I’m spending this high school year as an exchange student in Vassar, Michigan. Vassar is a small town of just 2,700 residents. Ethnically, it is less diverse than the nation on average: Almost nine out of ten residents are white, almost every tenth resident is African American, and other groups (Asian Americans, Hispanics, Native Americans) make up an extremely small percentage of the population, according to the 2010 census.
When I think about the upcoming elections and how young people my age perceive them, I can almost certainly predict that many teenagers will not make an effort to read beyond the headlines on Facebook or Twitter to learn about this race. “American politics, why is that interesting for me?”, is what you are probably asking yourself right now. Well, besides having the strongest national economy in the world, the second largest military and the third biggest population, the United States of America is Europe’s closest partner.
»American politics, why is that interesting for me?.«
American high school students learn about American politics every day in their government class. But politics is not really a topic at the lunch table or in the hallways. When some weirdo (in this case me) starts a discussion about politics, everybody starts to have a very defined and “factual” opinion. As in other parts of the world, young people often adopt their parents’ or grandparents’ political views and preferences. But it impresses me that the students listen to each other. They argue, but are open for compromise.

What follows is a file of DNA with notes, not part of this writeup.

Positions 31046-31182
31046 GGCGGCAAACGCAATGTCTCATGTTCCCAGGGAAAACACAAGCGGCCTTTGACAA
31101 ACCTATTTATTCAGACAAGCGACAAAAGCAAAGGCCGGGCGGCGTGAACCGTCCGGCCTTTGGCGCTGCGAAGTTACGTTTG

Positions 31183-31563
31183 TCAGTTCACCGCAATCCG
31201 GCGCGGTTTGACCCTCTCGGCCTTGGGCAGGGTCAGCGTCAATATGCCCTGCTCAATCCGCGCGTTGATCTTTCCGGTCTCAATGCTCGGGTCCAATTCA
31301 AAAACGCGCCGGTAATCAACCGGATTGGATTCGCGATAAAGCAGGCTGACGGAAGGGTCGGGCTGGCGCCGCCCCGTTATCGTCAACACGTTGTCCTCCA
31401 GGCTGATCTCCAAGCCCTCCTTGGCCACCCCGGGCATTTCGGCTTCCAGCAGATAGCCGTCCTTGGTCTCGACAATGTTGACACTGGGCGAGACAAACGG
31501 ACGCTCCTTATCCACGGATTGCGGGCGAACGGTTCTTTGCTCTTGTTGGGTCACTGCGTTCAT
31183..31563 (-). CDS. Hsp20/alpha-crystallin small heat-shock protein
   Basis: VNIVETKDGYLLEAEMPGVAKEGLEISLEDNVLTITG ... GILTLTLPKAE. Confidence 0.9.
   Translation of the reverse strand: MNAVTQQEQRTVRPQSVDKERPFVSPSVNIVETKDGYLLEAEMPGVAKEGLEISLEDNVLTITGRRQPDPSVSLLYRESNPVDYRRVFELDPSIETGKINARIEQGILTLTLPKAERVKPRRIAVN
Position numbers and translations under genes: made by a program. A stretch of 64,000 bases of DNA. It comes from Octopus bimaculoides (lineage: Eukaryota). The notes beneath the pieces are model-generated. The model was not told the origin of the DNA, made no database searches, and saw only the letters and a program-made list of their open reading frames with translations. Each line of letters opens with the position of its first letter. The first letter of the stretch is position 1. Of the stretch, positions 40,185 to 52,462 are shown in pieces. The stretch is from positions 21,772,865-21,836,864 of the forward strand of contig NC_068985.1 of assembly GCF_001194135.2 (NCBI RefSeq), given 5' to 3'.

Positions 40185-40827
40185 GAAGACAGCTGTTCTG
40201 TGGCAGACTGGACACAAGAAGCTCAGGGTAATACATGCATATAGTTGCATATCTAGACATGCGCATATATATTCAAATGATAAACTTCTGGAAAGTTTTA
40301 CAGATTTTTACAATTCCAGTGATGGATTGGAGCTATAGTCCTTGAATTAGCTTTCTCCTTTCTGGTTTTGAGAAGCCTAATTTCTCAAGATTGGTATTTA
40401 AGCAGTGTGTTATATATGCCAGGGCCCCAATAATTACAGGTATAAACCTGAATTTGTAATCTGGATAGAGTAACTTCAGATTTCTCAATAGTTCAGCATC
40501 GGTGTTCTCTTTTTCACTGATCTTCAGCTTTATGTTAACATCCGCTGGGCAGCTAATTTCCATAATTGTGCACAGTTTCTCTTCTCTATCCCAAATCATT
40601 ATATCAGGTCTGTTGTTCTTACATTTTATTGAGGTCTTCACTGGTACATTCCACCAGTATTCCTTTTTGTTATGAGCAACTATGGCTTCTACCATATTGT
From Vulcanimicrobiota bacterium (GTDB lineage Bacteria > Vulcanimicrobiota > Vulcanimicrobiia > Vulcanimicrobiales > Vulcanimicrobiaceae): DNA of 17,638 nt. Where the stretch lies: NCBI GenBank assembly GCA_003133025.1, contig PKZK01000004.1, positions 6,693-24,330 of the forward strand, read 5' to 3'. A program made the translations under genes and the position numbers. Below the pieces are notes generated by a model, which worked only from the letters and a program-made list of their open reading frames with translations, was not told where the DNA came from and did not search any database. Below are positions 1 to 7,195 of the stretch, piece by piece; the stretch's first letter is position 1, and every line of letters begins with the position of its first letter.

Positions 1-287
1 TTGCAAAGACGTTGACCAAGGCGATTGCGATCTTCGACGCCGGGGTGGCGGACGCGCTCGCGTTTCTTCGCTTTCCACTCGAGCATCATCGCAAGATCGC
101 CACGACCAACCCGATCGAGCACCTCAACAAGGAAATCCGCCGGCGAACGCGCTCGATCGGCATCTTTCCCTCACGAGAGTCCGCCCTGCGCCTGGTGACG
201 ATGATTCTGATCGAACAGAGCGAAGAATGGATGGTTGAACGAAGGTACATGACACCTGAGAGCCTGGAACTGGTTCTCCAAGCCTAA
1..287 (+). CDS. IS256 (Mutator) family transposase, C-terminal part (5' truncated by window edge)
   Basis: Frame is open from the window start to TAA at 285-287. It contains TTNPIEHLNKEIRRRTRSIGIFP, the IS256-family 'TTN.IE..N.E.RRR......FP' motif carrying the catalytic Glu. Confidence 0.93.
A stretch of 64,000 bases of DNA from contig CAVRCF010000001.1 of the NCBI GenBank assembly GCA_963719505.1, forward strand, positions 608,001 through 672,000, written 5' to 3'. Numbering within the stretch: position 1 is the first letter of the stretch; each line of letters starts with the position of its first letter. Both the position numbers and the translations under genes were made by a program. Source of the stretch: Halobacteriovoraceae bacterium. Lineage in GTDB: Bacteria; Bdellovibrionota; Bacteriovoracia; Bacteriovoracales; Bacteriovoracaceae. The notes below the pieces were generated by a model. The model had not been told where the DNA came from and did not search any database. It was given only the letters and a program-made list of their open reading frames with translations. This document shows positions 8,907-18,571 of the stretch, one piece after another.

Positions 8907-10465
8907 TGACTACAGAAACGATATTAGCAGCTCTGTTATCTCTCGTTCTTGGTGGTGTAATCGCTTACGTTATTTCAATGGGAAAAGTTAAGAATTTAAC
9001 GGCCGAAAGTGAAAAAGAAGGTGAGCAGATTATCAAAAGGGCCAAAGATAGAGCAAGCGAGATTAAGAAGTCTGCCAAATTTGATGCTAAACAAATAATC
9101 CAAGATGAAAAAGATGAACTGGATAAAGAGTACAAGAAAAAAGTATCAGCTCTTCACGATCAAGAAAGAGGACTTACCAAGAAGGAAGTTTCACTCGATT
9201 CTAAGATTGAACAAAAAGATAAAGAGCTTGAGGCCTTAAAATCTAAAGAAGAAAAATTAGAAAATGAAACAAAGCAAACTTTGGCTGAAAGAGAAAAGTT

I actually had a really interesting conversation, with an African-American kid and a son of an ex-Marine. We actually came to a point where both were considering support for the non-mainstream candidates libertarian Gary Johnson and Green Party member Jill Stein (pictured to the right). Only that the biggest reason to vote for them would be “that they’re not Hillary or Trump”.
So far, my impression is that adults follow the election campaign very closely, consulting different media and channels -- after all, adult Americans are those who will vote in November. Here in Michigan, an important swing state, where the presidential race is tight every four years, a lot of people do not make their cross in the same spot every presidential cycle, which makes it one of the most interesting states to follow. Right now, state polls show Senator Hillary Clinton slightly ahead of businessman Donald Trump.
Five more weeks to go until Election Day. I’m curious about its outcome, and so are my fellow students.
Images courtesy of TownMapsUSA and Twitter.
Felix Wortmann is a high school student from Berlin and currently as an exchange student in Michigan exploring high school life there. Felix participated in Going Green together with his school class (and won an award). He will provide the "one step removed" perspective on the elections.